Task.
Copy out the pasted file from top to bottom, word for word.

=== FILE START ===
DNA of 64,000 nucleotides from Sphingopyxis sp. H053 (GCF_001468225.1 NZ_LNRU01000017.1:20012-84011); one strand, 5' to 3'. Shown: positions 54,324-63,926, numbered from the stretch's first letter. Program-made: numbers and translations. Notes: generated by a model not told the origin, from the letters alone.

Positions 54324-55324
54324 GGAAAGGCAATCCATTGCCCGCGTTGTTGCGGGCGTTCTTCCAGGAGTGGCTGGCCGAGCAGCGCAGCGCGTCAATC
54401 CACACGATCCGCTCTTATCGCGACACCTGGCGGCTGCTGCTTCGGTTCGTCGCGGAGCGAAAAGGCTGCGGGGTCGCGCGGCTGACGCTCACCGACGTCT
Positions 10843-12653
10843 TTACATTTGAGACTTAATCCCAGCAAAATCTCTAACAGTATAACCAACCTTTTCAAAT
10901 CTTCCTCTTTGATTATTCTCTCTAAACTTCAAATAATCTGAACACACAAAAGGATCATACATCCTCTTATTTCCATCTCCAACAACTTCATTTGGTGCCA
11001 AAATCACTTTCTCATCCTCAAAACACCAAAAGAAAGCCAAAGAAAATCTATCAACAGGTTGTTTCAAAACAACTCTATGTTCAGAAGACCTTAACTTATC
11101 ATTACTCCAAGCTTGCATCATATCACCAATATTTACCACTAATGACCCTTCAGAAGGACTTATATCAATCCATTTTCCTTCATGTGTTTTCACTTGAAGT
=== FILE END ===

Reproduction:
DNA of 64,000 nucleotides from Sphingopyxis sp. H053 (GCF_001468225.1 NZ_LNRU01000017.1:20012-84011); one strand, 5' to 3'. Shown: positions 54,324-63,926, numbered from the stretch's first letter. Program-made: numbers and translations. Notes: generated by a model not told the origin, from the letters alone.

Positions 54324-55324
54324 GGAAAGGCAATCCATTGCCCGCGTTGTTGCGGGCGTTCTTCCAGGAGTGGCTGGCCGAGCAGCGCAGCGCGTCAATC
54401 CACACGATCCGCTCTTATCGCGACACCTGGCGGCTGCTGCTTCGGTTCGTCGCGGAGCGAAAAGGCTGCGGGGTCGCGCGGCTGACGCTCACCGACGTCT
Positions 10843-12653
10843 TTACATTTGAGACTTAATCCCAGCAAAATCTCTAACAGTATAACCAACCTTTTCAAAT
10901 CTTCCTCTTTGATTATTCTCTCTAAACTTCAAATAATCTGAACACACAAAAGGATCATACATCCTCTTATTTCCATCTCCAACAACTTCATTTGGTGCCA
11001 AAATCACTTTCTCATCCTCAAAACACCAAAAGAAAGCCAAAGAAAATCTATCAACAGGTTGTTTCAAAACAACTCTATGTTCAGAAGACCTTAACTTATC
11101 ATTACTCCAAGCTTGCATCATATCACCAATATTTACCACTAATGACCCTTCAGAAGGACTTATATCAATCCATTTTCCTTCATGTGTTTTCACTTGAAGT